Guthrie Clinic, Ltd. v. Sullivan County Bd. of Assessment Appeals, 042506 PACCA, 1099 CD 2005

Docket Nº:1099 CD 2005
Party Name:Guthrie Clinic, Ltd. v. Sullivan County Bd. of Assessment Appeals,
Case Date:April 25, 2006
Court:Court of Appeals of Pennsylvania

Guthrie Clinic, Ltd., Appellant


Sullivan County Board of Assessment Appeals

No. 1099 C.D. 2005

Court of Appeals of Pennsylvania

April 25, 2006

Argued: February 28, 2006




Guthrie Clinic, Ltd. (Guthrie) appeals from the April 21, 2005, order of the Court of Common Pleas of the 44th Judicial District (Sullivan County Branch) (trial court), which denied Guthrie’s request for an exemption from Pennsylvania real estate taxes for its clinic located in Dushore, Sullivan County (Dushore Clinic).

Guthrie, a medical group that incorporated in 1987 as a professional corporation,1 employs approximately 220 physicians in various clinics that serve approximately forty communities throughout the northern tier of Pennsylvania and the southern tier of central New York. (R.R. 125a, 130a.) Among these, Guthrie operates the Dushore Clinic. Staffed by one physician specializing in internal medicine and a part-time nurse practitioner who specializes in family medicine, (R.R. at 218a), the Dushore Clinic provides primary medical care to residents of Sullivan County.

Guthrie is exempt from federal income taxation under section 501(c)(3) of the Internal Revenue Code, 26 U.S.C. §501(c)(3),2 and is exempt from paying Pennsylvania sales tax under the act known as the Institutions of Purely Public Charity Act, Act of November 26, 1997, P.L 508, 10 P.S. §§371-385 (Act 55). (R.R. at 125a.)

In August 2004, Guthrie applied to the Sullivan County Board of Assessment Appeals (Board) seeking a real estate tax exemption, as a purely public charity, for its Dushore Clinic. By a decision dated November 2, 2004, the Board denied Guthrie’s exemption request, and Guthrie filed a timely appeal to the trial court, which held a de novo hearing on the matter.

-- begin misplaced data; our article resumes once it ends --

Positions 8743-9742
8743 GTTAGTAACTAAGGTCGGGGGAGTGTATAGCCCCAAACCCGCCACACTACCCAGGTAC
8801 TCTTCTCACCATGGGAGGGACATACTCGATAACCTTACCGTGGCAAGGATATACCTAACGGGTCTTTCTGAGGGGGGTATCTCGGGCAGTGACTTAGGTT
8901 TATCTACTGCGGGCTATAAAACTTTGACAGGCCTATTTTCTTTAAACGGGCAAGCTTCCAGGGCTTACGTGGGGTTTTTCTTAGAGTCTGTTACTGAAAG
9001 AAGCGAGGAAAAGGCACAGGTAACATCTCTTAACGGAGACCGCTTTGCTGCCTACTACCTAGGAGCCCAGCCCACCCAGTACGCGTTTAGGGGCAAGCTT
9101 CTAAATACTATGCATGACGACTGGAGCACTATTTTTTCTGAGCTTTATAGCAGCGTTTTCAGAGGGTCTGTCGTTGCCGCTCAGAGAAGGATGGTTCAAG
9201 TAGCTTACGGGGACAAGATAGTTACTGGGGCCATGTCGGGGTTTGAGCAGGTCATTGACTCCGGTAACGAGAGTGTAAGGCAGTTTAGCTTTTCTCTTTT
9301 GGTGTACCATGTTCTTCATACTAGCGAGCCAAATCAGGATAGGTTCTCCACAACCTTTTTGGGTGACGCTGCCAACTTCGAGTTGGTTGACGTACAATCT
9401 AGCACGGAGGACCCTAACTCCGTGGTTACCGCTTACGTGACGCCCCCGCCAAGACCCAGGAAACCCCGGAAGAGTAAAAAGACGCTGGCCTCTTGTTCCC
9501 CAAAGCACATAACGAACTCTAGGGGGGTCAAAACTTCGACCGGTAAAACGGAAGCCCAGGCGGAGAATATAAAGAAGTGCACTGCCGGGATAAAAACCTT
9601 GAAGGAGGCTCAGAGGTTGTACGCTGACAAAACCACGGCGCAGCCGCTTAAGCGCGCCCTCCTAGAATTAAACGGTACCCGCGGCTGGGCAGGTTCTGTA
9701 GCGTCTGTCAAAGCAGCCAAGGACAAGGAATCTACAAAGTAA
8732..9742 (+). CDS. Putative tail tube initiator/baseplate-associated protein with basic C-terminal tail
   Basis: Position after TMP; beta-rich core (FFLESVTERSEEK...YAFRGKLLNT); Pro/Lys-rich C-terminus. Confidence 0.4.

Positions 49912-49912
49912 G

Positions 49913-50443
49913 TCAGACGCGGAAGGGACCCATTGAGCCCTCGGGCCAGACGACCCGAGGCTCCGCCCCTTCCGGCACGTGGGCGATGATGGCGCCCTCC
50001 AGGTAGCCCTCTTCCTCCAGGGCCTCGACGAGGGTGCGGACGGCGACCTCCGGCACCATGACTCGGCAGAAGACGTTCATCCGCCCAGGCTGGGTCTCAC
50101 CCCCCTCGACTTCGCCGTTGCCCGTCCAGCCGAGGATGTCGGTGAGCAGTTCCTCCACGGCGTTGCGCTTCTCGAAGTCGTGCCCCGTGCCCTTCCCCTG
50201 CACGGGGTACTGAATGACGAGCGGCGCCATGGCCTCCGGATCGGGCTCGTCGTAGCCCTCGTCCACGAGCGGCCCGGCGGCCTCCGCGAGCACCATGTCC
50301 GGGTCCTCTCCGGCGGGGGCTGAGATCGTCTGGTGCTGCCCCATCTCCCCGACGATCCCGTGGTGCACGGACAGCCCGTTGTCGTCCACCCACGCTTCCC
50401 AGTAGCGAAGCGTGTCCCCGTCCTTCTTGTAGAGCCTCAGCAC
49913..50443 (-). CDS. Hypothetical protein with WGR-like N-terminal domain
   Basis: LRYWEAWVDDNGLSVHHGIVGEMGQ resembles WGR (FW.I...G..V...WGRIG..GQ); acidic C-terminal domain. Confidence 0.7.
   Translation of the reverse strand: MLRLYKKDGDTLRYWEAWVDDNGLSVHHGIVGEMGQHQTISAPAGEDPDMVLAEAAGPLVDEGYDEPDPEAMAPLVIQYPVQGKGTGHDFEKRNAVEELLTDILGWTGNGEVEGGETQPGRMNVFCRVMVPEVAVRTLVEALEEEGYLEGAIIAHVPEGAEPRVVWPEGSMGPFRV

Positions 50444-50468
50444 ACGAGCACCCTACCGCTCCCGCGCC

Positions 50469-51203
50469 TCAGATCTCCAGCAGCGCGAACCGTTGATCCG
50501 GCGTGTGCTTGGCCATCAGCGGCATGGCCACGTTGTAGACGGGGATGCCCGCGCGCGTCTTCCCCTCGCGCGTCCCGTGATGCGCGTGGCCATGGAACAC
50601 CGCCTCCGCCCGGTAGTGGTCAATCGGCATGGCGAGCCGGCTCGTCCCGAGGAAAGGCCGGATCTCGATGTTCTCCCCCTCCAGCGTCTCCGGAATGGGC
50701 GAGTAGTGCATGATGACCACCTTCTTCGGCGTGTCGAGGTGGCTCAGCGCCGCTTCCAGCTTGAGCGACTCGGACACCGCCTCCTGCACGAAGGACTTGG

At the hearing, James Armstrong, Guthrie’s Chief Financial Officer, and Paul Chacona, Guthrie’s Senior Vice President and Chief Operating Officer, testified regarding physician compensation. Armstrong explained that Guthrie sets physician compensation by first determining the “productivity” of each physician. Using a national survey, Guthrie then determines how other physicians with the same level of productivity are being compensated and pays its physician’s fifteen percent less than that amount. (R.R. at 144a-46a.) On cross-examination, Armstrong admitted that the more a physician “produces,” the higher the salary and that there is a financial incentive for physicians to be more “productive.” (R.R. at 193a, 211a.) For example, Armstrong testified that Dr. Deshmukh’s salary was based on his productivity and that if Dr. Deshmukh produced an outstanding amount, he would receive a higher salary. (R.R. at 198a.) Armstrong also testified about Guthrie’s Profit Sharing Plan/Pension Plan (Plan).3 (R.R. at 149-51a, 195a-96a.) According to Armstrong, both individual employees and Guthrie make contributions to the Plan, with Guthrie making a set contribution of two percent of the employee’s salary and a discretionary contribution. (R.R. at 150a, 195a-96a.) Armstrong stated that the Board of Directors determines the discretionary contribution to the Plan annually, and the current contribution was five percent of an employee’s salary. (R.R. at 150a-51a, 196a.) Finally, Armstrong acknowledged that Guthrie’s prime contract for physicians included a non-competition clause; he also admitted that Guthrie has a bonus program and that part of his compensation is subject to a bonus at the Board of Directors’ discretion. (R.R. at 150a, 198a-99a, 211a.)

Chacona provided similar testimony regarding Guthrie’s calculation of compensation for the physician at the Dushore Clinic, stating “we map [his compensation] out with a fifteen percent deduction based on the revenues generated as compared to the national survey.” (R.R. at 223a) (emphasis added). On cross-examination, however, Chacona stated that a physician’s compensation is based on that physician’s “productivity.” (R.R. at 230a.)

After considering the testimony, the trial court held that Guthrie had failed to qualify for the exemption as a purely public charity...

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